Self Care & Wild Animal Nights

16 Jun
shallow focus photo of three white brown and black ceramic floral mugs on saucers

Photo by samer daboul on

One thing I’ve learned through the grieving process is that taking care of yourself is critical during this time. While it is really important throughout life, during the progression of the various stages of grief you need focused time to take care of you.

This has taken on many forms for me over the past 49 days. Everything from allowing myself a little unhealthy comfort food or a glass of wine to spending an entire day reading a good book. It has meant saying “no” to picking up an extra shift at work without feeling guilty, or picking up a shift in order to keep my mind busy and give my heart someone to care for and love. Extra cups of coffee and sleeping in (assuming you don’t have to deal with crazy cat – more on that in a minute), scheduling time to do the things you love doing but rarely take time for, all of this and more add up to self nurturing of me. It might sound terrible to some, but there are times when I could go an entire weekend without seeing or talking to another human being and not mind one bit.

I’ve also found that keeping a running, written to-do list and scheduling those tasks needing my attention helps me to focus and actually accomplish things. This all sounds an awful lot like ‘adulting’, and it is, but it is adulting on a seriously centered level for the sake of sanity. The alternative is letting everything go completely to pieces, running wild and carefree, a road to self destruction.

The most beneficial routine has been my morning quiet time. I get showered and ready for work, then grab my prayer veil (it is both humbling and helps me focus), getting on my knees and praying. Then spending time in God’s Word and a good devotional. Life makes much more sense and I know I’m heard and loved when I spend time with the Lord. I recommend it above and before all other things.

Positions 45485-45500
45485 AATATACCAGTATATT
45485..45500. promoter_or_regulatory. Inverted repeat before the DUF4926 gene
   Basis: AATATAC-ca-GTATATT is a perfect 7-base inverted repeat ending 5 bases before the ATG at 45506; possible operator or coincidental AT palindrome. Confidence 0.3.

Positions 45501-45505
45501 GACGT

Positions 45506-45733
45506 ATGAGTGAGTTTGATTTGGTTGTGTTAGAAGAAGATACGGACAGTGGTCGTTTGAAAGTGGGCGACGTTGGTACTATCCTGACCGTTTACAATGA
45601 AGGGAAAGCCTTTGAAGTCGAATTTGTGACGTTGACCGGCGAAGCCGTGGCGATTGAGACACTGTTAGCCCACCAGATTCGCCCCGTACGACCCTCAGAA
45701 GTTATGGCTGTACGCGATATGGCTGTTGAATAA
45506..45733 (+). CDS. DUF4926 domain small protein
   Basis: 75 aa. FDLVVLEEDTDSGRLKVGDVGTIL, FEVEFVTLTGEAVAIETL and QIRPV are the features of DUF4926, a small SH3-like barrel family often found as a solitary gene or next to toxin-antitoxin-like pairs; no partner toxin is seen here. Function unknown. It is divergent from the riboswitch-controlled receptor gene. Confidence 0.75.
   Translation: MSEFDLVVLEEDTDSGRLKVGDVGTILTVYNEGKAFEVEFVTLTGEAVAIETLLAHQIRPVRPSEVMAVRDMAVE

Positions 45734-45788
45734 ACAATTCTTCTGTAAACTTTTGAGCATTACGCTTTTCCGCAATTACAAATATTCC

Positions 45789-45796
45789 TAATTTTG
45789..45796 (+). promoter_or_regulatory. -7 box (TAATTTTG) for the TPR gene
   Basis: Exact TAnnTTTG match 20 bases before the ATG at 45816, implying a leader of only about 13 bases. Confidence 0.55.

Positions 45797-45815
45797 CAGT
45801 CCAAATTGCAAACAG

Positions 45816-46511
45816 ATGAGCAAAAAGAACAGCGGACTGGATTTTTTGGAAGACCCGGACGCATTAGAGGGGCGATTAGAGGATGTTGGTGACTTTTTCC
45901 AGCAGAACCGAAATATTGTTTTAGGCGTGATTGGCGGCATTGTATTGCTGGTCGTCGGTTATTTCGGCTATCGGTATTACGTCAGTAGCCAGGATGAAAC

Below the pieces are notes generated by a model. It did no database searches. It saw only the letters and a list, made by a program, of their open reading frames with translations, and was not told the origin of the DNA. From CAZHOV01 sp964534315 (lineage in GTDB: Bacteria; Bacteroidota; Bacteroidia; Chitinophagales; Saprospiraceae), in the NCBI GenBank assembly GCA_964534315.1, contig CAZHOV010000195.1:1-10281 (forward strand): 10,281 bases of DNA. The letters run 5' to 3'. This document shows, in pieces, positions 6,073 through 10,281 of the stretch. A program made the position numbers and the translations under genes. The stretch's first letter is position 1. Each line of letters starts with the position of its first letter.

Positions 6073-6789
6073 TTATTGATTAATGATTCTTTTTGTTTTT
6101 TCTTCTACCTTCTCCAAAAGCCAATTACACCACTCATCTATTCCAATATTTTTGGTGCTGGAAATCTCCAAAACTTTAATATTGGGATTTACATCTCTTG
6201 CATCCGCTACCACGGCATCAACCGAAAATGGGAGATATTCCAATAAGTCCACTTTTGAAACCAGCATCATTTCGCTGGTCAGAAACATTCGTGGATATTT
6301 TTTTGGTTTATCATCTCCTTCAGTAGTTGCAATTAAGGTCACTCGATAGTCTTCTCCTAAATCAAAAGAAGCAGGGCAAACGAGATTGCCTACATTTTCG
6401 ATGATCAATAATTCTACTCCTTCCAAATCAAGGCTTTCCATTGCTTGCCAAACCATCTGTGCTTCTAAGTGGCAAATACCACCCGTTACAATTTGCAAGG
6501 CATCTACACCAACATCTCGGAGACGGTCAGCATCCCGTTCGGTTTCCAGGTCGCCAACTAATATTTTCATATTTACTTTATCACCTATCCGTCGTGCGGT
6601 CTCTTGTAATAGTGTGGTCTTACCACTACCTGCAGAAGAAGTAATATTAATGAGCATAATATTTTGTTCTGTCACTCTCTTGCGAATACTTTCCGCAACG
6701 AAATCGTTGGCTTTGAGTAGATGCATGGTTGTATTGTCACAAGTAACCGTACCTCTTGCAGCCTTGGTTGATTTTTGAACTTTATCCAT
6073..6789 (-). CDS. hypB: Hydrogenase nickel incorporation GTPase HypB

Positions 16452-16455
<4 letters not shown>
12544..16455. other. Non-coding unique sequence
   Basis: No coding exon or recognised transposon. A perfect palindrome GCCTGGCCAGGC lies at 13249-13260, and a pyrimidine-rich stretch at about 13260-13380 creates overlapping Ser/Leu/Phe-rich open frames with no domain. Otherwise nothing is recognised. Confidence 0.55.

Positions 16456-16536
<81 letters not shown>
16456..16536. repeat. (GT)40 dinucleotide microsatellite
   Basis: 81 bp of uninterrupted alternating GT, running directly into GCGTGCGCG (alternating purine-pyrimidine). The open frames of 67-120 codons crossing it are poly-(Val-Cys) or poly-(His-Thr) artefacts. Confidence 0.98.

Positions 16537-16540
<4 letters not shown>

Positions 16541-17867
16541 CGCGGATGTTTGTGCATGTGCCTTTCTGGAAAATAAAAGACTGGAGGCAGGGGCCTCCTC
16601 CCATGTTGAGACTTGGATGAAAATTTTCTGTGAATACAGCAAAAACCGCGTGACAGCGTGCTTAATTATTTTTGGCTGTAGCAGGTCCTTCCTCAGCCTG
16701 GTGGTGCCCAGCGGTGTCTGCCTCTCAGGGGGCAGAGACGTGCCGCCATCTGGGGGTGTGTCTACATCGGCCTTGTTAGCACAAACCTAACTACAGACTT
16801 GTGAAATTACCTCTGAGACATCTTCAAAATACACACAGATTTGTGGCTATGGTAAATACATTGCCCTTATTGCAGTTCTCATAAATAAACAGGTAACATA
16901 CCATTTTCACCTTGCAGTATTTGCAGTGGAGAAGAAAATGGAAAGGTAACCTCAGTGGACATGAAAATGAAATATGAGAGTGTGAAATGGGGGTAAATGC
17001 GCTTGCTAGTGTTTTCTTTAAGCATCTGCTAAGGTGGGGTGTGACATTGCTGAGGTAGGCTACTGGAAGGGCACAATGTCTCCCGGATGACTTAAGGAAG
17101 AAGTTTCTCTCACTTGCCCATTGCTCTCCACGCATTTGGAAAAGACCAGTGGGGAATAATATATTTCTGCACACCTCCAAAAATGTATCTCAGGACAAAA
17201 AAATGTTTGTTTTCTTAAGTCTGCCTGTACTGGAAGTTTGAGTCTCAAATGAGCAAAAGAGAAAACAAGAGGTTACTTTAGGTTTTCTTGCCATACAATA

34504465_1837501269668722_1206293684509736960_nNow about the crazy cat shenanigans that went on over the past few nights. Seems my cat likes to imagine she is a panther, deep in the jungle, hunting her prey, spying it and running after it at top speed to close the distance from the fleeing victim before pouncing with an attack. Throughout the apartment, across the bed and my was-asleep-self and out of the room again. Maybe it is just that time we refer to as “the rips” with previous felines. Or perhaps my fur baby is just bat sh*t crazy. I don’t want to rule out any real possible reasons for this behavior. I do want it to stop. Closing my bedroom door is not an option as the litter box is in my half bath off my room, and if you close the door she will knock in rapid fire succession with her paws and that is equally annoying at 2:00am.

This is my world, welcome to my marvelous life!


Coffee Musings On Sunday Afternoon

10 Jun
aroma beverage black coffee blur

Photo by Pixabay on

I sit down a lot of days intending to write a post and while I have a lot on my mind, lately I struggle to put it into words. I’m going to just randomly go with it today and see where it takes me.

I’m still going through the grief stages over the loss of my mom. She was an amazing woman, a super great mom, and my best friend. The past 8 years were some of the best years of my life. My kids became adults with families of their own to be enjoyed, and my life took a major new direction. Talk about God taking a bad situation (my very unwanted divorce) and turning it into something very good, these last 8 years of her life were spent with me, my sister and nieces under one very large roof making so many memories. I didn’t have to come home from work and try to squeeze in time to visit or call her, mom lived there with me every day. When I got home from work we sat and chatted about our days over coffee, and once she retired two years ago, she would enjoy my sharing about my residents and my experiences. Often I asked her for advice or she shared her years of wisdom with me when a resident or situation was a true challenge. My heart for this job was there but mom helped to fine tune it by example. She learned the hard way, I learned from her sharing what she learned over her career.